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Zimbabwe: Mugabe’s undiplomatic speech angers officials
A damaging diplomatic row was brewing in Harare Monday with western diplomats indicating that they would leave Zimbabwe after President Mugabe told them to ‘go to hell’.

Mugabe, on Sunday told mourners during his sister’s burial that Westerners can to "go to hell" and stop trying to make decisions for Zimbabwe as if Zimbabweans are an inferior people.

"The inclusive delegation paid a visit to Europe and came back empty-handed. We are still treated as if we do not own the country. They say remove Mugabe first and then we relate with you. We cannot behave as if Europe and America own Zimbabwe.

"To hell, hell, hell, hell, with them," he thundered to applause and ululation from the large crowd.

This did not go down well with Western diplomats from the United States, ambassador Charles Ray, German, Albrecht Conze, Greece and EU Chargés d’affairs Stephanos Loannides and Barbara Plinkert.

Said one diplomat “The president (Mugabe) told us to go to hell, we tried to find our way there but couldnt. We waited for him to finish his speech and we left.

“This was a Christian funeral and those of us who came to pay our last respects were told to go to hell. I found this theological contradiction baffling."

She said they would consider what sort "of action to take on Mugabe” adding that a possibility of leaving the country cannot be ruled out.

Political commentators say Mugabe’s utterances would only help to harden the West’s stance on Zimbabwe.

“That was very un-diplomatic of Mugabe. Relations between some western capitals and Harare were normalizing to the benefit of ordinary Zimbabweans. But Mugabe could have hardened the West stance", said Arnold Muramwa.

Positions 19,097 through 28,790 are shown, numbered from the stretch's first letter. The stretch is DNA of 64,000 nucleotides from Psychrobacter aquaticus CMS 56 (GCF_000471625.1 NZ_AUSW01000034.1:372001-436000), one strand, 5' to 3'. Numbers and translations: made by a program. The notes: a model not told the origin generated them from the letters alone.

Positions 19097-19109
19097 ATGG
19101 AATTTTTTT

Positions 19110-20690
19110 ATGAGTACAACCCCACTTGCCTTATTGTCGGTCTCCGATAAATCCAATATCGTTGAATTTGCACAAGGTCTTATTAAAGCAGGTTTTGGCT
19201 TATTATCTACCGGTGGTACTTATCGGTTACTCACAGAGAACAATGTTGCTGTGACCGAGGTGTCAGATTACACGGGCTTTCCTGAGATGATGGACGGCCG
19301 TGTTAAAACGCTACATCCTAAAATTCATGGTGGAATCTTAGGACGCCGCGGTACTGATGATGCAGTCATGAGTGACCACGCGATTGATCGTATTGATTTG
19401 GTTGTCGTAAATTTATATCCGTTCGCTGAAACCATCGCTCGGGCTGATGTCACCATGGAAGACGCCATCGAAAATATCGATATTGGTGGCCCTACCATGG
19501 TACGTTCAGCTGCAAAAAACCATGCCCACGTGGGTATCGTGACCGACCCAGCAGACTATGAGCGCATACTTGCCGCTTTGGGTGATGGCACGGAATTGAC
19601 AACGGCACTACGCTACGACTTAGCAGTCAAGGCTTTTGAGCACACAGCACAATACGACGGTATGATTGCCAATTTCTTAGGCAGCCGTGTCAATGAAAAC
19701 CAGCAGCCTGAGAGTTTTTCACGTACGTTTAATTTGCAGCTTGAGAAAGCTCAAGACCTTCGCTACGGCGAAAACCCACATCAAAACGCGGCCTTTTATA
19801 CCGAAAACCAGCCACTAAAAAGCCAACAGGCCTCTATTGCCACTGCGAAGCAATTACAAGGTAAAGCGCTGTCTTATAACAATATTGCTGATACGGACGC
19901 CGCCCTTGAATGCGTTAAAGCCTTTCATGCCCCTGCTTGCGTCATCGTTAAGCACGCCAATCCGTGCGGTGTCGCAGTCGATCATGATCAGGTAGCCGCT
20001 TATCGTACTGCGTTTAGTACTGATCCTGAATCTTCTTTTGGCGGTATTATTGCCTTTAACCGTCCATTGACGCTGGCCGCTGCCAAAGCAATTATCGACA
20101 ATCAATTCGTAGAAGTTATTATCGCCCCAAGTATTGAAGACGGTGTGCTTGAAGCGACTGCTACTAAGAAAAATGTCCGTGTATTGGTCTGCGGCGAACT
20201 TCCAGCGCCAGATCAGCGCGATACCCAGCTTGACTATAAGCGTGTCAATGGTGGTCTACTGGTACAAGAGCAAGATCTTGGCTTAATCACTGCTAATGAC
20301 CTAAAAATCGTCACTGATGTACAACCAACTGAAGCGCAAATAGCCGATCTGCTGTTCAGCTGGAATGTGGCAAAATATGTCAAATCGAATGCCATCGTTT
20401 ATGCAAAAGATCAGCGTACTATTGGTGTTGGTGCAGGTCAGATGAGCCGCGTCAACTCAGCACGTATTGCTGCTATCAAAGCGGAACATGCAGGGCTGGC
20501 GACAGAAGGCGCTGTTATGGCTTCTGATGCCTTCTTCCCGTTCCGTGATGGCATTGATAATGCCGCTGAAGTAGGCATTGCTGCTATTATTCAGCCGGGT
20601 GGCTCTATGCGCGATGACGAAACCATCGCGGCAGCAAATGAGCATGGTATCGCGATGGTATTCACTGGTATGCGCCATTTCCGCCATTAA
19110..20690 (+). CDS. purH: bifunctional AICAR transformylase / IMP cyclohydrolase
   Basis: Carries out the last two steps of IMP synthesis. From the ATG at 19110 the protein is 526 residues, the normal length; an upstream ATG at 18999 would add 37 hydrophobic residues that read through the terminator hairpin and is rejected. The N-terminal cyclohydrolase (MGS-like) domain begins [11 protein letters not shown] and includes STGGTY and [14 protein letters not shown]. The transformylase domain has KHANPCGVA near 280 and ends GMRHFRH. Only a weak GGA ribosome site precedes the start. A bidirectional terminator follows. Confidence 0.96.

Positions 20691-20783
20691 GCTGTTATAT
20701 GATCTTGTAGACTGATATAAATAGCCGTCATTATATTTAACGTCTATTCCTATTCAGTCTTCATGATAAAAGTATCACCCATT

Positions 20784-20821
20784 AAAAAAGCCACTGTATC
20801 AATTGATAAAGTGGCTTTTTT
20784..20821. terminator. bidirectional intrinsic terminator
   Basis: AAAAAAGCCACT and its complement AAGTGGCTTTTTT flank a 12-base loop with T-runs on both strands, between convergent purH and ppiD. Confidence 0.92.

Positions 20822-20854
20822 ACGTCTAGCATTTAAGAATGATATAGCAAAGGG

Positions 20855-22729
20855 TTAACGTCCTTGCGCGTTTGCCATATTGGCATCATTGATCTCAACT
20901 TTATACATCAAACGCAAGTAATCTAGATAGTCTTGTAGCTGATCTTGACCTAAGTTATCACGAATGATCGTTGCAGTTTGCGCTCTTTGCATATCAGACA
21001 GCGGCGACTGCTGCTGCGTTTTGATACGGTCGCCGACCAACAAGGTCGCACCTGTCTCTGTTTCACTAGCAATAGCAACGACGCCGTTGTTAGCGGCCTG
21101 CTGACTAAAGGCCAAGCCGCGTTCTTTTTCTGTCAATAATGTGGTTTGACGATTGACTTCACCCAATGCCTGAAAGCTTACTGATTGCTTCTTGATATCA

After forging an inclusive government with Morgan Tsvangirai the country’s economy has somehow stabilized, leading to Zimbabwe registering its first growth in a decade last year.

However, economic analysts say the country is struggling to attract foreign aid and investment because of Mugabe’s policies.

Mugabe challenged Zimbabweans to jealously safeguard their country and its natural resources, which he said, should benefit all citizens.

"We have this one country that must remain ours beyond our generation, ours forever. We have this one independence that must remain in our hands so we can pass it on to the caring hands of those to come — our children and grandchildren.

"We have natural resources which the good Lord gave us so we can survive, live and thrive on them, we of this land, before we pass them on to those to come after us," President Mugabe said.

He added: "We are caretakers of this country, this one independence, these abundant resources, for generations to come. Shall we be good stewards who jealously guard this great and only such gift from God?

"Or shall we be the bad stewards who sleep on guard, allowing colonial thieves to break in and steal our national estate thus robbing generations to come.

"We carry this heavy burden which we must bear and deliver with dignity so those who come after us do not curse and spit on our graves”.


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